Tuesday, July 15, 2008

The 25 Sexiest Daily Show Moments: #5-1

We've had quite a sexy week together, you and I. It's hard to believe that in ten years, we'll grow so passionless and distant. More roommates than lovers, really. Until then though, we've still got #5-1 of the sexiest Daily Show moments. And that's something. Isn't it?

If you missed #25 through #6, there are links at the bottom of this post.

#5 Battle of the Bulge

We always knew Ed Helms was sexy. We always knew he'd look great in a Speedo. But it wasn't until his employment of a state-of-the-art nut-cam that we knew it was love.

#4 News I'd Like to F@#k

How great is Sam Bee? She's the best thing to come out of Canada since round bacon. Best of all, she's been pregnant on the show, so you know she puts out. Total DSCILF.

#3 Popping a Big Tent

We've already seen Stephen Colbert erotically eating a banana, and it was hot. It was damn hot. But when it comes to Colbert erotically eating things, I think Colbert erotically eating pizza wins.

#2 Sexism

Sexism? More like sexyism. Am I right? When I first saw this segment, my intial reaction was a boner. Then, my second reaction was another boner. But, my fourteenth reaction was to compile the very list you're reading right now. God bless you, Ms. Schaal.

#1 Moment of Zen: Shirtless

Can you imagine finding an old film strip of Charlie Chaplin, Albert Einstein and Martin Luther King shirtlessly writhing and posing together? I mean, you know things like that happened all the time, but to have it preserved on film? Well, that's exactly what it felt like to unearth this magical video. Someday your grandchildren will show this to their robots.

Previously: The 25 Sexiest Daily Show Moments: #10-6

Previously: The 25 Sexiest Daily Show Moments: #15-11

Previously: The 25 Sexiest Daily Show Moments: #20-16

Previously: The 25 Sexiest Daily Show Moments: #25-21

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Who should be the next Batman villain?

Warner Bros.
Aaron Eckhart is the latest actor to take on Harvey Dent (aka Two-Face). In Tim Burton's "Batman Forever," Tommy Lee Jones played the same character.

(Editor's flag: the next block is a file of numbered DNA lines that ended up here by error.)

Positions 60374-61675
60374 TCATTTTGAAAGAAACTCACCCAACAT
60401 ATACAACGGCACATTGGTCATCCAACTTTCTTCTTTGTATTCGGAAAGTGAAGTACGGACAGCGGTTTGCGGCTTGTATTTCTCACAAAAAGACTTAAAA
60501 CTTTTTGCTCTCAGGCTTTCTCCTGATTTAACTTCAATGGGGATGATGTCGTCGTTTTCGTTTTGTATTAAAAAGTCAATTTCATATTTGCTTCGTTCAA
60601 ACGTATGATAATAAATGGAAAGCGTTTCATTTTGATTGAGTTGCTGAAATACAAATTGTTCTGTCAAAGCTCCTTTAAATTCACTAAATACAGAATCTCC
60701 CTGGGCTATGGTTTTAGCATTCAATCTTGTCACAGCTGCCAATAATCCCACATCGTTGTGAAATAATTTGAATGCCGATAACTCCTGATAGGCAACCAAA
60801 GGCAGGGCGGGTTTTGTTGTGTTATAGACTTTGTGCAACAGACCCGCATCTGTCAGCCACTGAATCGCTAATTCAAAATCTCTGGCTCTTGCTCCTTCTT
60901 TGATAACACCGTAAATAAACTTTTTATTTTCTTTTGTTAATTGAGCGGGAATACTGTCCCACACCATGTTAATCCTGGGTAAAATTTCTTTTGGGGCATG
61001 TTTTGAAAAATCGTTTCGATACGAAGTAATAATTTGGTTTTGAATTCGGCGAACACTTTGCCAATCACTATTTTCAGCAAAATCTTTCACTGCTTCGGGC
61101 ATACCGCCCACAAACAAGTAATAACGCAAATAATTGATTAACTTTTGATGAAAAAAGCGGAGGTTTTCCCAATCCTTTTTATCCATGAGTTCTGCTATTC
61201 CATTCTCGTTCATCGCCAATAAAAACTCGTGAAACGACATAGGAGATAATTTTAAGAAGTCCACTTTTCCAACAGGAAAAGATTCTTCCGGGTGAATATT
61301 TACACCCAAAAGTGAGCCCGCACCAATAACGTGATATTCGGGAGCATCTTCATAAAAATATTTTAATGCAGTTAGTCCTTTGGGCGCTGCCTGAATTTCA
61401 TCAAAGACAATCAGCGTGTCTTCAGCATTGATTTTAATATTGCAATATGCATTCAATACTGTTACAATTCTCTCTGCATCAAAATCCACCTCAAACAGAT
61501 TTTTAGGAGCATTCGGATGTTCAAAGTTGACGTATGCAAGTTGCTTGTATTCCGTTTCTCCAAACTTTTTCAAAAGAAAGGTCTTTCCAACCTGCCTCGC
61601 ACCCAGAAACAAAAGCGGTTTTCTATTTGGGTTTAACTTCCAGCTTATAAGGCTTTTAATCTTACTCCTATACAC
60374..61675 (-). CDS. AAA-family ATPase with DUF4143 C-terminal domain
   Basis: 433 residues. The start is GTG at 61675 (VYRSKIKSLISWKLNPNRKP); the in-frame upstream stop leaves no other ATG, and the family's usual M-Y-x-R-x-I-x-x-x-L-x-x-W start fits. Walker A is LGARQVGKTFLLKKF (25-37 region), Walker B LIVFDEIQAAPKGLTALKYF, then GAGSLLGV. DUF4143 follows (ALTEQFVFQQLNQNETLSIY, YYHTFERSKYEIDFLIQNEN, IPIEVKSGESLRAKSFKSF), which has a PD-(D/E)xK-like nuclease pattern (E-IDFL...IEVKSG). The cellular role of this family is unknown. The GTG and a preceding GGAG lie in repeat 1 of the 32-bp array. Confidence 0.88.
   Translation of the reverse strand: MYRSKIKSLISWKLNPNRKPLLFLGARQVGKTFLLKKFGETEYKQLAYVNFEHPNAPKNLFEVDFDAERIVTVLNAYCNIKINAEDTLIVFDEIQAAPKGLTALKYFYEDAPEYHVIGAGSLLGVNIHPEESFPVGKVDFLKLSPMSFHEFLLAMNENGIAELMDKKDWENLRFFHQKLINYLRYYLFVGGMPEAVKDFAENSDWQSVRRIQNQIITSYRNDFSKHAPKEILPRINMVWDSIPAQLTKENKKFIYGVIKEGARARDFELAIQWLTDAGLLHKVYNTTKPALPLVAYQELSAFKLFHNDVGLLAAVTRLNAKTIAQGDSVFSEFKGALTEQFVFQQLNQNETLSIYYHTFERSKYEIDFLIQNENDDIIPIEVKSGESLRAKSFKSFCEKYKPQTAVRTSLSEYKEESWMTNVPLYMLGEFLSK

By Christopher Bahn
MSNBC contributor

Perhaps no other superhero has undergone such drastic reinventions over the decades as Batman. The Caped Crusader was invented in 1939 by Bob Kane and Bill Finger as a night-stalking noir detective who used his fearsome bat-inspired costume to terrify criminals.

When comic-book violence became a political hot potato in the 1950s and 1960s, the mandate was whimsy above all, and Batman was softened into a cheerful, colorful hero whose exploits were often downright silly.

He got even sillier in the 1960s TV show starring Adam West, a series that so successfully satirized Batman that for many years the character was synonymous with the goofiest side of superheroes. But since Frank Miller’s landmark 1986 miniseries “The Dark Knight Returns,” Batman has returned to his dark roots.

Director Christopher Nolan embraced that version of Bruce Wayne with 2004’s “Batman Begins” and the new “The Dark Knight,” with a gritty, realistic approach to superhero storytelling that stays as far away as possible from the comic approach of the TV show or the goth-campy movies kicked off by Tim Burton’s 1989 “Batman.”

As such, Nolan has to be careful about what characters to draw on for his version of Batman: It was no mistake that he chose the terrorist leader R’as al Ghul and the fear-spreading Scarecrow as the antagonists for “Batman Begins.”